I suspect much of it aggregates into sub-stellar free-floating planets, forming dark mini-systems enveloped in shrouds of gas and residual matter.  So, instead of an opaque fog of matter strewn across space, which we might readily observe, there are instead tiny rain drops of condensed matter invisible in the starlight.  A galaxy full of dark stars and free-floating planets;  felt, but unseen.


Written by Andy Lloyd, 12th March 2017



1)  Campante et al "An ancient extrasolar system with five sub-Earth-size planets", The Astrophysical Journal, 26 January 2015, abstract

2)  Melissa Osgood "Hunting for hidden life on worlds orbiting old, red stars" Cornell University, 16 May 2016 article

3)  Ramirez, R. & Kaltenegger, L. “Habitable Zones of Post-Main Sequence Stars,” The Astrophysical Journal, 823: 6, 14pp, 15 May 2016 abstract

4)  The Astrophysics Spectator "Red Giant Evolution" Issue 3.19, 19 October 2006, article

5)  Robert Sanders "Red giant star Betelgeuse mysteriously shrinking" 09 June 2009 news

6)  European Southern Observatory - Press Release 1121 "The Flames of Betelgeuse: New image reveals vast nebula around famous supergiant star" 23 June 2011, article

7)  Hopkins On-Line Astronomy "Red Giant Stars - Introduction" module

8)  NASA "Light Echoes From a Red Supergiant" 23 March 2008 feature

9)  Andy Lloyd "Dust in the Winged" 23 June 2016,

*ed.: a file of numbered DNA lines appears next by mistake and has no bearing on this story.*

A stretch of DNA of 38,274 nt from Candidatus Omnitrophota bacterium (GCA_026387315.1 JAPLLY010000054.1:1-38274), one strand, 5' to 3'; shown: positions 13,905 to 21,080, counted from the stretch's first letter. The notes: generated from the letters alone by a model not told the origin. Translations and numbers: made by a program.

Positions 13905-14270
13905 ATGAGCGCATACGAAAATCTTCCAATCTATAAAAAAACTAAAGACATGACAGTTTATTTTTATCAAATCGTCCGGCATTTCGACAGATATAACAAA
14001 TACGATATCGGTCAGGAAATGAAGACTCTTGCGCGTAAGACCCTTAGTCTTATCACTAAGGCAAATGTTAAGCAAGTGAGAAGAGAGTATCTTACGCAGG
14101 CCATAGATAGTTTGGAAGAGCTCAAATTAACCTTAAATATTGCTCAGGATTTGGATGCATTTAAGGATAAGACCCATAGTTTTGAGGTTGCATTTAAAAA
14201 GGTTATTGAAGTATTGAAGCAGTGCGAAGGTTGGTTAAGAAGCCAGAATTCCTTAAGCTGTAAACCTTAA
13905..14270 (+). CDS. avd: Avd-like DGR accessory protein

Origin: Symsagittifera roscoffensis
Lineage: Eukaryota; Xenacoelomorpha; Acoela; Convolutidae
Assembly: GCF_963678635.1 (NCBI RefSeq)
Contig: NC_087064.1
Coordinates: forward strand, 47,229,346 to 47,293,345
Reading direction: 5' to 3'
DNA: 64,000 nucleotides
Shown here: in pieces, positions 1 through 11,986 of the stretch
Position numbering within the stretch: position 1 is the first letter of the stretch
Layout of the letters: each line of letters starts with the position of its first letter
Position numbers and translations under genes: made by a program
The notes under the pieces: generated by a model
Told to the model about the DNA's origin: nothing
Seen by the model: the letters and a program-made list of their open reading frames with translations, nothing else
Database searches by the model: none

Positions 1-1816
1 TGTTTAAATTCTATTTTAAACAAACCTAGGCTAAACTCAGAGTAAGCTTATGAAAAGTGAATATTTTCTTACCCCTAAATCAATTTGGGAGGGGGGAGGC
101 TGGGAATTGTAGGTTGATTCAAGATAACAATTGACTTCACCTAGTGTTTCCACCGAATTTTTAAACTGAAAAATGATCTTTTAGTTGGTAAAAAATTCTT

10)  Andy Lloyd "Interstellar Planet Formation" 8th-17th July 2016

11)  Andy Lloyd "The Cumulative Effect of Intermittent Interstellar Medium Inundation Upon Objects In The Outer Solar System" Feb 2016, DOI: 10.13140/RG.2.1.5112.5526 -  an updated version (22/2/16) is available here: article

12)  Andy Lloyd "The Galactic Core Spits out Dark Stars" 15 January 2017

13)  Harvard-Smithsonian Center for Astrophysics Press Release 2017-01 "Our Galaxy's Black Hole is Spewing Out Planet-size "Spitballs"" 6 January 2017 news

14)  Ramin Skibba "Binary stars shred up and shove off their newborn planets" 13 January 2017 article


"Planet Nine: The Movie"


Mike Brown, one of the two astrophysicists who proposed the existence of Planet Nine in January 2016 (1), is a professor at CalTech, and teaches a variety of courses. 

Image credit:  Mike Brown


One of them, entitled "The Science of the Solar System", is available - for free - online through Coursera (2).  The course runs every three months.  This month, Dr Brown added a video about Planet Nine to the course content, a 20 minute excerpt from which is available on YouTube (3).


Written by Andy Lloyd, 13th March 2017



1)  Konstantin Batygin & Michael Brown "Evidence for a Distant Giant Planet in the Solar System" The Astronomical Journal, 151:2, 20 January 2016, article

2)  Mike Brown "The Science of the Solar System" Coursera

3)  Mike Brown's Planets "Planet Nine" video



New Dark Star Book


A lot of progress has been made about Planet X over the last 12 years or so since the publication of my non-fiction title 'Dark Star'.  During that time, I've been keeping my readers updated regularly on press releases about related scientific discoveries, as well as new ideas which might work for the shape and identity of the Planet X body. 


The result is a huge spread of web-pages and blogs which, beyond an obvious chronological order, are not easy to navigate.  It's high time I brought the whole thing together into a readily digestible format, as well as incorporating various new ideas into the mix.  Clearly, the best format for that is a new non-fiction book.  I'm hard at work writing it at the moment.  If you would like to be informed when the book is released, please drop me an email and I'll send you a message at the time of publication: